Webster’s Dictionary defines henotheism as “devotion to a single primary god while accepting the existence or possible existence of other deities.” The term was coined 19th century German scholar Max Müller who supposedly further explained the term in this manner — “monotheism in principle and polytheism in fact.” For most evangelical Christians, the exclusivistic truth of the Messiahship of Jesus is without question; however, there do appear to be some within evangelical Christendom who appear to want to make an exception when it relates to the Jewish people. My question then is who and why?
I am not going to write about the certain Pentecostal preacher in San Antonio because I believe most of us could agree that he is a given. However, let me note a few others who would profess there is no other way to God but who want for some reason to make an exception when it pertains to God’s Chosen People.
- Jim Bakker on his comeback trail on Larry King in 2000 stated that everyone who died during the Holocaust, in his opinion, is in heaven. I wish I could agree because there are so many souls who died a horrible death in the gas chambers of Auschwitz and elsewhere that were innocent in the minds and hearts of humanity but who are not with God at this moment because they did not believe that Jesus was/is/always be the Messiah of the Jewish people and the world. Jim Bakker was wrong then and I am not really sure why he constantly has Jonathan Cahn on his TV show today. Perhaps he is a reformed henotheist?
- Joel Osteen waffles constantly on the question of whether Jewish people need Jesus or not and ultimately defaults to what could amount to his basic answer — “I leave those decisions up to God.” I suppose the phrase, “that is above my paygrade,” was already taken. I would offer the possibility that Osteen is a waffling henotheist.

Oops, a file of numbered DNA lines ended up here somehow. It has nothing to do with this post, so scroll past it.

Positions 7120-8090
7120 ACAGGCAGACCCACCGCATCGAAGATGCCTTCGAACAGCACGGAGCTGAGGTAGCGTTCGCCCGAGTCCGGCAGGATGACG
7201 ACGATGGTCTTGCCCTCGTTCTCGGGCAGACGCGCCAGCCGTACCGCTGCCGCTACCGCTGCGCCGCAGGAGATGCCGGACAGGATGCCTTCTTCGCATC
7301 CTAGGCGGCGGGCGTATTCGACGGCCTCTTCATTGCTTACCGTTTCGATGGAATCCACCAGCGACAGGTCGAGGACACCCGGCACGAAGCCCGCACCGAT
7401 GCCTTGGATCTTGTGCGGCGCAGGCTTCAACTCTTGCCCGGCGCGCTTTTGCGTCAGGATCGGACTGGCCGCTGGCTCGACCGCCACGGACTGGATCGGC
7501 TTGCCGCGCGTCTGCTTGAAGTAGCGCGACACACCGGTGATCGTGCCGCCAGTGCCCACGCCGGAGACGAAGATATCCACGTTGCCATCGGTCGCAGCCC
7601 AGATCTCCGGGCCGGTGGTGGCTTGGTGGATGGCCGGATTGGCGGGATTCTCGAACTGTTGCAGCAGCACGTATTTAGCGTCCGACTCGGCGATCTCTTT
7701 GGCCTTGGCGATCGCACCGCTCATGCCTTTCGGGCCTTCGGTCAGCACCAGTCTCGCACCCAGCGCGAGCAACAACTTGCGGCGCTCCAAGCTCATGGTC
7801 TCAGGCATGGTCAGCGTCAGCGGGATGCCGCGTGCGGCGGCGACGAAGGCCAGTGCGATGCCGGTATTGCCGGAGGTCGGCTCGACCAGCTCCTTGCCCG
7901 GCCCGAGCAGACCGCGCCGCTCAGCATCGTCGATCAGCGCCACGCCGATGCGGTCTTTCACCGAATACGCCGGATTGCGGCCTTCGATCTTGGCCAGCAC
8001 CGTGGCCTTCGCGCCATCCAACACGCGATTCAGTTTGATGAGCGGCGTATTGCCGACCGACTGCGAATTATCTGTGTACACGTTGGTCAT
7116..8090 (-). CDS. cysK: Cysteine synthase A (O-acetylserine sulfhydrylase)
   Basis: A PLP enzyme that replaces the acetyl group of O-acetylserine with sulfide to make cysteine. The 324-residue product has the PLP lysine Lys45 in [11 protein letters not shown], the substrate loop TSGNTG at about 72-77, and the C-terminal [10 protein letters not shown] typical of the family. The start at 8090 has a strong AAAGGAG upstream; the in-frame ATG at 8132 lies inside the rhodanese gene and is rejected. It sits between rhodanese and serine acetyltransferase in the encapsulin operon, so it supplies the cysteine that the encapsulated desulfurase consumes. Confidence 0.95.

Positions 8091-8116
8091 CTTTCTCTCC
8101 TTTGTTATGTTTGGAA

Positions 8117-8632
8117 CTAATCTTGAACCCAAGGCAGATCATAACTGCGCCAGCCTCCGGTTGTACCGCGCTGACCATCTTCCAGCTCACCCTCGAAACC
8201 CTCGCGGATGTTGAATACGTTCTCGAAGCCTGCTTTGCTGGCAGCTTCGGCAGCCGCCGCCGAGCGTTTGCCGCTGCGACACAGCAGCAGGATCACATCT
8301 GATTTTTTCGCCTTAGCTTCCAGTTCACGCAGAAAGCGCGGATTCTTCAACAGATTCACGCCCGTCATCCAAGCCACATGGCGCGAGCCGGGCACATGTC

- Larry Huch and his infamous denial with Paula White of Jesus’ divinity is now missing from YouTube. However, and perhaps because Huch has learned his lesson from the White debacle, a visit to the website takes Romans 11 and the idea of being grafted into Jewish salvation history in a direction that could be definitely read as unbiblical. It is phrased very carefully but based upon previous experience, one might ask if Huch is a secret henotheist?
Now for many of us, the above examples are annoying but not damaging to our wing of evangelical Christianity. And there is legitimacy to that argument; however, what does one do when one do when one goes to the endorsement page for the International Fellowship of Christians and Jews (an organization that denies a Christian the opportunity to share Jesus with the Jewish people) and notes a long and rather prestigious list of Christian leaders who endorse this ministry?
I really don’t know the answer to this question. Why do so many leaders in evangelical Christianity uphold the exclusivity of Jesus for every people and group … except when it relates to the Jewish people. Is it because of the Holocaust and Christian apathy for which we must seek forgiveness? Is it because we don’t know how to answer the questions of the Jewish people who live as best as possible according to the Mosaic Law? I don’t know.
However, what I do know is Jesus’ words, “I am the way, the truth, and the life, and no one comes to the Father except through me (John 14:6).” I do know Peter’s words before the Sanhedrin in Acts 4:12 when he writes that there is no other name under heaven or earth whereby people can be saved. I do know Paul’s lament for his fellow Jewish brothers/sisters in that he was willing to give up his own salvation if they would only be saved (Romans 9:3).
There is no answer to the “why” question because Jesus is the only way to God and we within evangelical Christianity must stand up for this truth … regardless of the cost.